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Tech News Today for November 2, 2016

Tech News for Wednesday November 2, 2016

LastPass just gave you another reason to protect your accounts with a password manager, because it's free. The LastPass payment structure has always been a bit confusing and their purchase by the company LogMeIn hasn't changed that. In the consumer version you could use the browser extension for free, but if you wanted to use LastPass on a phone or a tablet, you had to pay an annual subscription fee. Now that $12 fee is gone for generating complicated passwords and storing them across all of your devices. If you want to pay for LastPass Premium, you'll get family sharing for up to five users, 1GB of encrypted file storage, YubiKey and other two-factor login integrations, desktop fingerprint identification, and LastPass for applications. The update is available right now and the company says they'll give refunds if you've recently paid for LastPass Premium just to get multi-device access and don't need those other features. Read more at thurrott.com.

Last week we told you that Facebook was allowing advertisers to exclude people from what they called "ethinc affinity" groups. 73 civil rights organizations expressed concerns about this in a letter to Mark Zuckerberg. Facebook says "We expressly prohibit discrimination, and take prompt enforcement action when we determine that ads violate our policies." However, they don't go so far as to say they'll stop allowing advertisers to use these tools. However, they have objected to, and have blocked, the UK's Admiral insurance from using driver's Facebook posts to determine their car insurance rates. Admiral had planned to use their own insurer’s algorithm analyses of social media usage to identify safe drivers. Facebook says they will block this, though. Read more at slate.com.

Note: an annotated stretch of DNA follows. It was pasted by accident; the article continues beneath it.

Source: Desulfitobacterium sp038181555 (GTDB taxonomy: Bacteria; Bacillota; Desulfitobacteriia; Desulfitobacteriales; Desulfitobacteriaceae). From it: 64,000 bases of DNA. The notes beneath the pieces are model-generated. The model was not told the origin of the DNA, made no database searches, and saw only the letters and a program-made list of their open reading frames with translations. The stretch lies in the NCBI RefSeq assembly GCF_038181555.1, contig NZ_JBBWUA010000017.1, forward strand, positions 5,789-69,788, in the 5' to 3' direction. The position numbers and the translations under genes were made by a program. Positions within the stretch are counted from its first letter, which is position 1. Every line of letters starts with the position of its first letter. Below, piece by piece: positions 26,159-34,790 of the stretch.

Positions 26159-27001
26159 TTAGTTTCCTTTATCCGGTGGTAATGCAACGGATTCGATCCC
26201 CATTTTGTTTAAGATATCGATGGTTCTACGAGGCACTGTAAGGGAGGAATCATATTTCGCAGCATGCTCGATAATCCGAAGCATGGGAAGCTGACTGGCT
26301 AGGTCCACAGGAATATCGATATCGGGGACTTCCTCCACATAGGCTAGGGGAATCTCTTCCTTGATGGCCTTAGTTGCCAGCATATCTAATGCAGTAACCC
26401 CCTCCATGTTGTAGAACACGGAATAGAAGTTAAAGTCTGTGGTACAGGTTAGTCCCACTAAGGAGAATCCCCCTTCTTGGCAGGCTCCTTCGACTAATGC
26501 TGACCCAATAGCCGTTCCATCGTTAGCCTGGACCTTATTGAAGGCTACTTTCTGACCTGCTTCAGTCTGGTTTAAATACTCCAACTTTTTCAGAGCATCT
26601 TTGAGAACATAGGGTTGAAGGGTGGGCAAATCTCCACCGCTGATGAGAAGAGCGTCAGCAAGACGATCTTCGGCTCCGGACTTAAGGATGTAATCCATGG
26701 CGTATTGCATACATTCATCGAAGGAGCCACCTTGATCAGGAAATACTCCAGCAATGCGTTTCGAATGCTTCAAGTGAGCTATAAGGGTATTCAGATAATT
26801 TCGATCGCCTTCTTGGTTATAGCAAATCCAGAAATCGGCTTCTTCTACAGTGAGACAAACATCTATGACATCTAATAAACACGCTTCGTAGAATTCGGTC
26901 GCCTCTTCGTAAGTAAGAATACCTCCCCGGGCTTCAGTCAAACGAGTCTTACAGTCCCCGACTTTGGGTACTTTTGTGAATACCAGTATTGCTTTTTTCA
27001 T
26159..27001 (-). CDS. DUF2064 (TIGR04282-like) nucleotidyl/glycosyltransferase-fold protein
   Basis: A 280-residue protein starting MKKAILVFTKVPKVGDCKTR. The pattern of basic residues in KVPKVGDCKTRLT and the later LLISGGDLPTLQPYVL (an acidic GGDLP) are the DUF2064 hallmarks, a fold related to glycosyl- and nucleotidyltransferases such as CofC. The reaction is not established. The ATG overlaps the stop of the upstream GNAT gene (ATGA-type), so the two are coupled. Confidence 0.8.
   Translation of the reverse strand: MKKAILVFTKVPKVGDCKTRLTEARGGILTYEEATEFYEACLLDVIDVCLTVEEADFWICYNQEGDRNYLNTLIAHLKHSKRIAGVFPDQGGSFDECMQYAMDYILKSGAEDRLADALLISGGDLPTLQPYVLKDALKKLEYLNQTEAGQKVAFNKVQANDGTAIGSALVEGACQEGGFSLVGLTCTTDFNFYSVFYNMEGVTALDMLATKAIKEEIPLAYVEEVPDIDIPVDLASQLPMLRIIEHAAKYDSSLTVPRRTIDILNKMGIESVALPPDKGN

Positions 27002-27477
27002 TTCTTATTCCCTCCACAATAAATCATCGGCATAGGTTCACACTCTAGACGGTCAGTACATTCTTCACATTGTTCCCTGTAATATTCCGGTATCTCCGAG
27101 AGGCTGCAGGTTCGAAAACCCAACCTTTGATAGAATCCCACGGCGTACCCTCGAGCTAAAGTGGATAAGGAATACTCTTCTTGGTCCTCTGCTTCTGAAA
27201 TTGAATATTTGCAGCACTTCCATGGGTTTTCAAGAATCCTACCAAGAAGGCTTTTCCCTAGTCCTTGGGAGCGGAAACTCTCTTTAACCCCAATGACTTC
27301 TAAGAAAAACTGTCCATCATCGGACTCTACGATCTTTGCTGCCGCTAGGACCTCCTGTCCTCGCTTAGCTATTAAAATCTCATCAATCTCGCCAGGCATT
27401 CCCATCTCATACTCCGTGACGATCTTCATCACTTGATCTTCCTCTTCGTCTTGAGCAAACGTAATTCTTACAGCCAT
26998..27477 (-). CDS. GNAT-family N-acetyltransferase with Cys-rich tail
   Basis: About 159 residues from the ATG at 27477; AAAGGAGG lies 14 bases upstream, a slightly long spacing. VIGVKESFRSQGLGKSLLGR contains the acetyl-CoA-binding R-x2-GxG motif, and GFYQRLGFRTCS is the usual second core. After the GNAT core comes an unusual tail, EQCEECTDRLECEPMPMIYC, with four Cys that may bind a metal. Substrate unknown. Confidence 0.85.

Microsoft launched a new workplace collaboration tool called Microsoft Teams. With web-based IRC-like text chat, storage of historic chats, and integrations with third-party services the service looks a lot like Slack. Instead of cowering in Microsoft's shadow today, Slack's founder Stuart Butterfield took out a full page ad in The New York times with an open letter condescendingly explaining to Microsoft that it wouldn't be enough for them simply to clone Slack's features. Read more at theverge.com.

The American Civil Liberties Union took on a federal court in California today to insist that taking a picture of your ballot and posting it on social media is part of your first amendment rights. Back in September, California's governor Jerry Brown signed a law legalizing ballot selfies, but the law won't go into affect until 2017. So today's case was about what voters are allowed to do in next week's election. The illegality of ballot selfies comes from the voter privacy and the rights we have to ensure that our vote is private if we want to be. So, for example, no one can force you to prove how you voted. But in a world where very few things are private anymore, people want the right to show off their vote. Read more at cnet.com.

There's been a pretty steady chorus of complaints about the new laptops that Apple unveiled last week. Among the many complaints, photographers have been up in arms about the removal of the SD slot. In an interview with The Independent, Phil Schiller defended the decision calling the slot cumbersome and obsolete and wireless transfer will work just fine. When asked if MacOS would ever be combined with iOS, Schiller insisted that Apple was steadfast in the belief that the two OSes are fundamentally different. He also says there have been more online orders for the new MacBook Pro than ever before and encouraged all the passionate dialog around the product. Read more at independent.co.uk.

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